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Monday, September 5, 2016

Boundaries in Dating: Disrespect

A man and woman arguing in a car. Image source.
Chapter 15 of Boundaries in Dating: How Healthy Choices Grow Healthy Relationships is called "Say No to Disrespect." It starts off with the story of Cindy and Craig. The writers tell us that Craig often "flirted" with other women while he was on dates with Cindy, and Cindy was really upset by it. They call it "flirting" but... I think it's worse than that. Look at this example:
[Craig takes Cindy out to a fancy restaurant]
Then the cocktail waitress, a striking blonde, appeared, and asked if they wanted drinks or appetizers. Craig's face took on a seductive look, and he said, "No thanks, unless you're on the menu." The waitress smiled awkwardly and left. Cindy was shocked and hurt. "You really humiliated me with that comment!" she told Craig. He held up his hands and said, "What are you talking about? I was just making a joke. Stop overreacting."
Yeah, that's not "flirting." That's harassment. The waitress is just doing her job, and she's not really in a position where she can stand up to him and say "no, it's not okay to talk to me like that" because she needs customers to be happy with her and tip well.

It sounds to me like Craig's problem isn't "flirting" but just generally being a creep. And I'm kind of uncomfortable with the fact that the writers of "Boundaries in Dating" don't seem to see it that way- they talk in terms of how Craig's behavior upset Cindy, and Craig should have cared about Cindy's feelings, but he didn't, he disrespected her. (Seriously. When they talk about Craig's disrespectful behavior, they mean how he is disrespectful to Cindy. No mention at all of his disrespect to the women he "flirts" with.) So then, if Craig were single, would it be totally fine for him to harass waitresses? Ugh.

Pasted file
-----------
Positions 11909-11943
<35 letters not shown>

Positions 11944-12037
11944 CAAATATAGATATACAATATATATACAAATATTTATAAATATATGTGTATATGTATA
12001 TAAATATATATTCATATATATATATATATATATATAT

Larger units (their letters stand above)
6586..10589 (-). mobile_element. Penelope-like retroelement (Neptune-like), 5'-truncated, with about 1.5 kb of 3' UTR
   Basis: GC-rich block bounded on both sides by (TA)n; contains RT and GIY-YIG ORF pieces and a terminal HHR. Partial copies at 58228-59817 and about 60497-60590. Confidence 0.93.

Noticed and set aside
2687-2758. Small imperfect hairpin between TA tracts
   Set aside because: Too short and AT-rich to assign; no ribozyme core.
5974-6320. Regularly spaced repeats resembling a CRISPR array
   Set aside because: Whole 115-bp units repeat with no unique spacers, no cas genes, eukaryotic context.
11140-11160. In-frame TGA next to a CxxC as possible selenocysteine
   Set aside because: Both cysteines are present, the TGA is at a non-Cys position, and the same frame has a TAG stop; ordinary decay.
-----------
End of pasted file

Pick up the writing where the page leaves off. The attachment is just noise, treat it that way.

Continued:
But this bit is REALLY REALLY IMPORTANT:
The worst part of it all was Craig's disregard for her discomfort with his flirting [sic]. He did not seem to care or understand how difficult it was for her, even if it were true that it was one hundred percent her reaction. Had he shown some concern for her feelings, she would have been less bothered by the flirting [sic] itself. And, as she kept observing, Craig's disregard for her feelings did not limit itself to the flirting issue. Over time, he became more and more insistent on his way and opinions, and less caring about hers. Whenever she would bring up the disregard, Craig's answer was always to minimize her viewpoint and protest his innocence.
And this, later in the chapter:
People in dating situations need to know that their feelings, needs, and freedom are respected. When someone is uncomfortable in a sexual situation, or is hurt by a sarcastic remark, or becomes angry with a broken promise, that is a signal that something is going on. The other person needs to take those feelings seriously. The couple needs to talk about what triggered this, and solve the problem.
It's not about whether some objective, absolute rule says your behavior is right or wrong. If other people are hurt by it, that matters and you need to care about them.